Lawmakers can use campaign funds for political-related legal fees. Bingham has roughly $135,000 left in his campaign account after 16 years in office. Bingham was a client of Columbia-area political consultant Richard Quinn, who was indicted in the ongoing Statehouse corruption probe along with six lawmakers who used Quinn’s firm. Bingham has not been charged.
Another Dem weighs 2018 governor bid
Democratic activist Marguerite Willis, co-chairwoman of Nexsen Pruet’s antitrust practice, tells Palmetto Politics that she is considering a bid to run for South Carolina governor next year.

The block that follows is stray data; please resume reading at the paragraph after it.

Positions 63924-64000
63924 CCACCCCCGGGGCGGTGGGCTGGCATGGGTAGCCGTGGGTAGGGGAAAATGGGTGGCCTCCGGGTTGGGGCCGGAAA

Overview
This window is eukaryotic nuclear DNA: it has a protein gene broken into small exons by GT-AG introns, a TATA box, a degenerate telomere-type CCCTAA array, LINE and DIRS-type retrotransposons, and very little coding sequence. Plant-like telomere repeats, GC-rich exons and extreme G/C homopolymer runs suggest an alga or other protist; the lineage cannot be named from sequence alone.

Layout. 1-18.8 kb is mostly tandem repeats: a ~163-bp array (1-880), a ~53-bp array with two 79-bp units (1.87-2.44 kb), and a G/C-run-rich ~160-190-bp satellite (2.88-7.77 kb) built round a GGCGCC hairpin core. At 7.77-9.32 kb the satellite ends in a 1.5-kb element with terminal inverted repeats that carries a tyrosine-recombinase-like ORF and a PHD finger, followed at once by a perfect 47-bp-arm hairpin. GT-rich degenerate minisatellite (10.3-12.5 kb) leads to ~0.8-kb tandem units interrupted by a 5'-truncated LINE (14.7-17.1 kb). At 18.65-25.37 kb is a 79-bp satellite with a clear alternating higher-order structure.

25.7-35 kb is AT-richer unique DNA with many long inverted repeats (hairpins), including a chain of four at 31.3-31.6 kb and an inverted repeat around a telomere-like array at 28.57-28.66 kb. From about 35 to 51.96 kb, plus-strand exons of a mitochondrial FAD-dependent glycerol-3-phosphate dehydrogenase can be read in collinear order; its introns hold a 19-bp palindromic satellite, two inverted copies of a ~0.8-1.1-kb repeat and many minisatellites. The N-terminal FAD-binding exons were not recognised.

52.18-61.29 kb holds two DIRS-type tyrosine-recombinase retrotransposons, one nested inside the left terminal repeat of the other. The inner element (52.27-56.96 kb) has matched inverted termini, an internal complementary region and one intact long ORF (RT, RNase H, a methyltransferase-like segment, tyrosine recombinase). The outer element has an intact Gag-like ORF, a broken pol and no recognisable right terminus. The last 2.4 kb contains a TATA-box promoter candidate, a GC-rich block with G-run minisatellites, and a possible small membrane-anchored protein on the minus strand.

“Everything is on the table,” the wife of former Florence Mayor Frank Willis said.
Willis hosted barbecue lunch for then-Democratic presidential candidate Hillary Clinton in 2007 in Florence and made the front page of The New York Times in a photo holding “Girl Power” sign as a delegate at the 2016 Democratic National Convention.
She did not offer a deadline for a decision to join Rep. James Smith of Columbia and Charleston businessman Phil Noble as 2018 Democratic hopefuls. Other Dems still weighing gubernatorial runs are state Sens. John Scott of Columbia and Gerald Malloy of Hartsville.
Jamie Lovegrove, Robert Behre, Seanna Adcox and Andy Shain contributed.